We Asked A Zizoo Skipper About What it’s Like To Sail For A Living

It’s everyone’s secret fantasy to travel for a living, but what’s life without a desk job, out on the seas, actually like? We talked to Zizoo Skipper Saša (pronounced “Sasha”) Drobac for all the details.

How did you train to become a skipper?

I started from a young age. When my parents took me on a vacation, it always involved a minimum of two weeks of sailing. I basically grew up on a boat and that’s how I learned everything. 

Did you always know you wanted to work on a boat, or something related to the nautical industry?

Yes. Growing up, I always wanted to stay on the boat. I also saw it as a good opportunity to earn some money and be on the sea and get to know people from all over the world. I love my job. 

What are some stereotypes of being a boat person that aren’t true?

A lot of people think that it’s too expensive to sail, that it’s just for the elite. But if you think about it, if you have a group of friends and want to go sailing, you just divide the cost by six or eight and it’s super affordable, definitely more affordable than booking a hotel. The best part is, when you plan a boat trip, you don’t have to plan for any other activities. You just wake up, and you’re in the sea, and you can just jump in. 

Do you see yourself doing this when you’re older?

Yes. I think I might even get better when I’m older because I’ll have a lot of institutional knowledge and added experience. The hardest part about doing this kind of work long-term is that you’re away from your family for extended periods of time. It can be hard to maintain all those relationships. 

What’s your favorite part about your job as a skipper?

Just being on the sea, first of all. I love being in the sea and hopping around islands. That “Take it easy” lifestyle. And sailing doesn’t have to be fast. You just chill on the islands, eat really good mediterranean food, swim at a nice beach every day, and just, you know, take it easy. And by the way, skippers aren’t tested on their swimming skills, but it’s nevertheless an important skill to have.

In your opinion, what are perfect weather and wind conditions for sailing?

It should be sunny and 25°C. When it comes to wind, around 15 knots makes for really nice sailing. It’s the perfect speed to really feel the boat.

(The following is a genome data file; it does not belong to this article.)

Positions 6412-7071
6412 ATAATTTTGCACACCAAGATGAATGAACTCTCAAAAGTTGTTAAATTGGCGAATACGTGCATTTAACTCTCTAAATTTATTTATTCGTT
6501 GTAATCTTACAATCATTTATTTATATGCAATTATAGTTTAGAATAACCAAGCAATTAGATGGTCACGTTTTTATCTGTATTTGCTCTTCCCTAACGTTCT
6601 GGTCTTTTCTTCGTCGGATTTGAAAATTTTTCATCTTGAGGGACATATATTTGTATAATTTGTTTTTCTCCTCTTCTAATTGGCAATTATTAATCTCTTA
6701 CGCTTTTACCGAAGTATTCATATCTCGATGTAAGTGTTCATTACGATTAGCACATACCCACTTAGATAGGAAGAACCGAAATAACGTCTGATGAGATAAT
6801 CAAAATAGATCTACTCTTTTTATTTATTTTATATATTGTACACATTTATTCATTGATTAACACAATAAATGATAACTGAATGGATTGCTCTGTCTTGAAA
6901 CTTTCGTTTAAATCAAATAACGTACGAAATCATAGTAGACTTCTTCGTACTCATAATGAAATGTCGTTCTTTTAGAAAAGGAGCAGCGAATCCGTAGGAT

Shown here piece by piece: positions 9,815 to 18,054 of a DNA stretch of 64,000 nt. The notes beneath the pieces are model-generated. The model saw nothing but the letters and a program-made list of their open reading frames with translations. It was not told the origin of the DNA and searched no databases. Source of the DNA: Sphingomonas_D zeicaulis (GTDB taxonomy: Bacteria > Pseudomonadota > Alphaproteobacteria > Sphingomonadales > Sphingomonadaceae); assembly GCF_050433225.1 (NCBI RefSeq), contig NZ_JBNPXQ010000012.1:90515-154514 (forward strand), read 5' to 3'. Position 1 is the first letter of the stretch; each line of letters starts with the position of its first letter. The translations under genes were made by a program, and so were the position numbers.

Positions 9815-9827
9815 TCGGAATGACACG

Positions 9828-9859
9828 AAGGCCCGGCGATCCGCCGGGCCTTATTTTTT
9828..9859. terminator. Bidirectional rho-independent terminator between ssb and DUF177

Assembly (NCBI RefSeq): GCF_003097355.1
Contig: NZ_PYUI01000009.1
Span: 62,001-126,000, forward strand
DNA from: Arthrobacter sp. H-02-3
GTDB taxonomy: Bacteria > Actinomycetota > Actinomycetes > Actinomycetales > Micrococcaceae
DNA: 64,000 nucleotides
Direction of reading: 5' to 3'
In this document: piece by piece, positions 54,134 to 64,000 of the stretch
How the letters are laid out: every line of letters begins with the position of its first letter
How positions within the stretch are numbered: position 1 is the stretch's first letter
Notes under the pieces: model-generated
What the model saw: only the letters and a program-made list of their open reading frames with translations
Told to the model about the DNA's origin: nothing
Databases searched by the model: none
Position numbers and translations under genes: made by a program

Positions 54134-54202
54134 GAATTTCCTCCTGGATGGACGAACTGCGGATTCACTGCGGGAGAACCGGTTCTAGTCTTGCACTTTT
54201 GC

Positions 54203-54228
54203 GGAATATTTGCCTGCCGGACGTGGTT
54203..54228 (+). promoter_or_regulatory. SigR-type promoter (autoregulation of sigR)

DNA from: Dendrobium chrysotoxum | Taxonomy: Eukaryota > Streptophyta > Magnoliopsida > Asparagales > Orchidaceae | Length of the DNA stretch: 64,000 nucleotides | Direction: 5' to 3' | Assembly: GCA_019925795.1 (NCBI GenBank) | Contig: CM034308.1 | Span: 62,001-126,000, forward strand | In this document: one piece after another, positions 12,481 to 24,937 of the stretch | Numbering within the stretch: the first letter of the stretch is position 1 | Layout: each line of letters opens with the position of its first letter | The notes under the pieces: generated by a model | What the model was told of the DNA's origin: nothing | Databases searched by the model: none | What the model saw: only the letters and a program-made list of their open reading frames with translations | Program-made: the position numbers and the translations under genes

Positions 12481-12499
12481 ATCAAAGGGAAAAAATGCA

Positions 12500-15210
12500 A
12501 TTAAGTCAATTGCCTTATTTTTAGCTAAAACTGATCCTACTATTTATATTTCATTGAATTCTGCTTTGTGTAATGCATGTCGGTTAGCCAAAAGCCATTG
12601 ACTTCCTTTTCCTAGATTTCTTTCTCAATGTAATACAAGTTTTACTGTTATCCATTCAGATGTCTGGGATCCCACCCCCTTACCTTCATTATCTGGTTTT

Of course, though, the best part of sailing is when you turn off the engine, put up the sails, and the boat is still moving and you hear the wind. You just hear the waves and the “Whooosh,” and the boat isn’t using any fuel and it’s just coasting.

What’s something you always pack when you go sailing?

Skippers should always have their white polo shirts and working shorts. A rain jacket for bad conditions. Sunscreen. Good sunscreen for the face. A good hat; a cap works fine. Waterproof phone case. Sunglasses, of course. 

What do you recommend for seasickness?

First of all, take pills for seasickness. And on the boat, I always recommend that you stay on the outside of the boat. Don’t go in the boat because you’ll feel the rocking more intensely inside. Watch the horizon and focus on a fixed point. And something I learned from my mom: Just eat something, like a salty pretzel.

What advice do you have for anyone beginner learning to sail for the first time?

A lot of things: Stay calm on the sea, have good communication with guests. Have good contacts in the marina, and with marina facility managers. I guess also, know the techniques for docking out and in, the best parts of the bay to anchor, how to use the ropes, and always, always be aware of the upcoming forecast. 

What are your best sailing stories?

One of my best stories is from my first week of sailing ever as a skipper. We were going back to the marina and the wind picked up to like 30 knots. And suddenly, my Genoa (type of sail) got stuck and started ripping. So I couldn’t roll the sail in. The waves were getting really big, so I had to take a knife, go to the front of the boat, cut the rope, and tie it up with the other rope. I managed to tie up and roll the sail in, so in the end everything worked out but it could’ve ended really badly (like with the sail tearing up or with the boat capsizing from the force of the wind). It was bad because it was my first week of work but I learned to stay calm in that situation.

Another time, I couldn’t find my dinghy — that’s the boat that you use to get from the boat to the shore. I was getting back from taking my guests to a beach club, and I knew I tied it up well when I got to shore, but I couldn’t find it. Then, 200-300 meters away, I saw a guy sailing away with my dinghy. I was sure of it: that’s MY dinghy. I asked a guy who was about to sail away to take me with him, to the guy. When I got to the guy on my dinghy, I could clearly tell he was drunk. He didn’t know where his boat was, where he was, or who his skipper was. I guess when people are on vacation, they drink, get a little loose. But it’s up to skippers like me to handle those situations with professionalism, not get nervous, and make sure I keep good nerves. And by the way, I did get my dinghy back. 

How do you stay calm?

Breathing is important. I also keep in mind that if I get stressed, I’m gonna transfer those nerves to my guests. So I make sure I take a few deep breaths, take a little “me” time, and make sure the guests are all comfortable.

What do you do during the off-season? (from November to March/April)

I only work this as a seasonal and summer job. It’s not my main job. Of course, some skippers do this year-round. In the off-season, they go to the caribbean or Thailand, or they do transfers from Croatia to France or Turkey. Personally, I work as a martial arts coach and work in a gym as a private trainer. During the winter, I work as a ski instructor. A lot of skippers are actually ski instructors in the off-season, so I guess that’s a stereotype that’s partly true!